18 initial observations 18 25,0 24,8 20,0 15,0 15,6 13,8 10,0 5,0 average 4,4 3,9 0,0 Primary Primary collector Local collector Local roadway not contra-flow Local roadway contra-flow Figure 10 - Number of cycling accidents on a road section per 100 km of road (Brussels-Capital Region, 2008 to 2010, N=824). At an intersection The breakdown of accidents by hierarchical level of intersection is as follows: Primary Primary collector Local collector Local % of intersections 12 19, ,3 Of which, % of intersections with at least one contra-flow ,5 % of cycling accidents 37,5 30,6 17,2 14,7 Of which, cycling accidents related to the contra-flow(%) 1,3 6,1 1,8 5,1 Figure 11 - Number of cycling accidents at an intersection by hierarchical level. The proportion of cycling accidents occurring at an intersection on the primary network (37.5% of all accidents) is three times the proportion of intersections located on the primary network (12% of all intersections). This table also shows that the proportion of accidents related to the contra-flow is greater at intersections on primary collectors. Intersections on primary collectors and the primary network with a contra-flow must therefore be carefully designed.

19 19 initial observations Road sections and intersections Figure 12 shows that on the primary network, primary collectors and local collectors there are more cycling accidents at intersections than on road sections. Conversely, on the local road network, more accidents take place on a road section. It should be noted, however, that the Ministry of the Brussels-Capital Region classifies intersections according to the highest hierarchical level of road present. As a result the higher hierarchical levels are somewhat over-represented. The risk per km of road can be found by dividing the number of accidents that occurred on each of the categories of the network (road section + intersection) by the linear distance of this category. Figure 13 shows that the risk of accident per km of roadway is over 15 times greater on a road section or intersection on the primary network than on a road section or intersection on the local network. This means that improving safety by redesigning 1 km of the primary network will have a significantly greater effect on the road safety of cyclists than redesigning 1 km of the local network. The accident rate on local collector roads is very similar to that on primary collector roads, even though local collector roads are supposed to resemble local roads more closely than primary collector roads (see the Regional Development Plan). 160 not related to a contra-flow related to a contra-flow - cyclist travelling with the traffic related to a contra-flow - cyclist travelling against the traffic Accidents not related to a contra-flow Accidents related to a contra-flow and with cyclist going with the traffic Accidents related to a contra-flow and with cyclist going against the traffic # accidents Road Section Primary Intersection Road Section Intersection Primary collector Road Section Road Section Local 156 km 231 km 155 km 1108 km Figure 12 - Number of cycling accidents at an intersection or on a road section by hierarchical level (Brussels-Capital Region, , N=824). Intersection Local collector Intersection Number of accidents per 100 km of road and per year Primary Primary collector Local collector Local average 156 km 231 km 155 km 1108 km Figure 13 - Relative risk of a cycling accident (road section or intersection) per 100 km of road by hierarchical level (Brussels-Capital Region, , N=824).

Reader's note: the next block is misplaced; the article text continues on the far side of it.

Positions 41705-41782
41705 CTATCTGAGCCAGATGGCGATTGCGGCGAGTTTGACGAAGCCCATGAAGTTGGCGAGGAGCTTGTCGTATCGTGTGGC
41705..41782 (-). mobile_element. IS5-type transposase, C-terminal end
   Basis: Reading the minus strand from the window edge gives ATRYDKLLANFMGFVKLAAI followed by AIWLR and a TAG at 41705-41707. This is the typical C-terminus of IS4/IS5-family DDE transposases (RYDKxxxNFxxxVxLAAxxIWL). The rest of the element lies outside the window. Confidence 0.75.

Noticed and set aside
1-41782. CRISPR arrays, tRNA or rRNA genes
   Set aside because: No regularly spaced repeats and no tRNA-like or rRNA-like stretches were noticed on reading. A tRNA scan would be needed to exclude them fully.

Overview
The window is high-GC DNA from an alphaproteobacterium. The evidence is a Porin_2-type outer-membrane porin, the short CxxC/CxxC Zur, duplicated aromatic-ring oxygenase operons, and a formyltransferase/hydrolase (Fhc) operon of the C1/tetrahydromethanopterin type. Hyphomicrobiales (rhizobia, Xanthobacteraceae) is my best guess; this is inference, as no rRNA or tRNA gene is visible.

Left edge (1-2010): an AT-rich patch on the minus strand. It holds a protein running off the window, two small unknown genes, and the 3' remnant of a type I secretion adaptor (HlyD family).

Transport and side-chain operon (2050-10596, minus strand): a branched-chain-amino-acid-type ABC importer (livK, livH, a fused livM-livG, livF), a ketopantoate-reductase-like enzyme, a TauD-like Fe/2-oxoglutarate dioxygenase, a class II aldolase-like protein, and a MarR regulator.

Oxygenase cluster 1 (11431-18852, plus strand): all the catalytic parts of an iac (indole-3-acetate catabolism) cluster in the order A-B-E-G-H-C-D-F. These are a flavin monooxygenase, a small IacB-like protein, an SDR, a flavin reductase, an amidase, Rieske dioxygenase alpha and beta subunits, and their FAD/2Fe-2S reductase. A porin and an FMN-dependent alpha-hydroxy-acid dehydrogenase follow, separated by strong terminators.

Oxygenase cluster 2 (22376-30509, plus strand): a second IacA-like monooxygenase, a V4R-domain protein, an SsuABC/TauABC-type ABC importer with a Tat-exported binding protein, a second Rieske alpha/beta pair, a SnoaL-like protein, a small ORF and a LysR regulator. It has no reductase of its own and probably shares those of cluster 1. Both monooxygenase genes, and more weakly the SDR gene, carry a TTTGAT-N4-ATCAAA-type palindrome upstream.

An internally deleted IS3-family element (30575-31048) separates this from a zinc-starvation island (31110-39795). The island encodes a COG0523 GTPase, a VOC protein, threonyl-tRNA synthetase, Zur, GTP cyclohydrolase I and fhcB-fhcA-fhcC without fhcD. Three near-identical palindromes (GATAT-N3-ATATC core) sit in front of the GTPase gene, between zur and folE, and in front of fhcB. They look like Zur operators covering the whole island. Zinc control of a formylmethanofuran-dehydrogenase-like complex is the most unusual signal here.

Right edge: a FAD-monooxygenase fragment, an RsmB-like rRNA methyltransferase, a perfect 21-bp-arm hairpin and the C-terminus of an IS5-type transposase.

20 initial observations 20 The average risk for a cyclist (the concept of "risk exposure") can be calculated by dividing the number of accidents per km of road by the average number of cyclists who use that type of road. The only data available on the number of cyclists by hierarchical level of road come from the "Cyclists count" data collected by Provelo in These figures should be treated with caution, but they nonetheless reveal a general trend. The results obtained by Provelo are as follows : Hierarchical level of the road Primary network Primary collector Local collector Local network # cyclists on average/20 min Figure 14 : Number of cyclists by hierarchical level of roadways (Source: Provelo). On the basis of the above cyclist counts, Figure 15 shows that the accident risk per km travelled on the local road network is below the average for the entire road network (=1), while the accident risk on other road types is above average. Relative risk of accident per km travelled by bike 2,5 2,0 1,5 1,0 0,5 0,0 Accidents not related to a contra-flow Accidents related to a contra-flow Primary Primary collector Local collector average Local 156 km 231 km 155 km 1108 km The accident risk for a cyclist per km travelled is approximately 4 times greater on the primary network and twice as high on primary collector or local collector roads as on the local network. The counts appear to show that there are more cyclists on contra-flow sections than on other sections of the local network. If these counts are confirmed, they would tend to show that the risk for a cyclist per km travelled is less on a contra-flow section of the local network than on other sections of the local network. Overall It is clear that the hierarchical level of the road section or intersection is a more decisive risk factor for bike accidents than the introduction of contra-flow cycling on one-way streets. On the local network, where most contra-flows are found, the number of cycling accidents per km is lower on contra-flows than on other roads. Figure 15 - Relative risk of accident per km travelled by bike (Brussels-Capital Region, , N=824, Provelo cyclist counts). 7.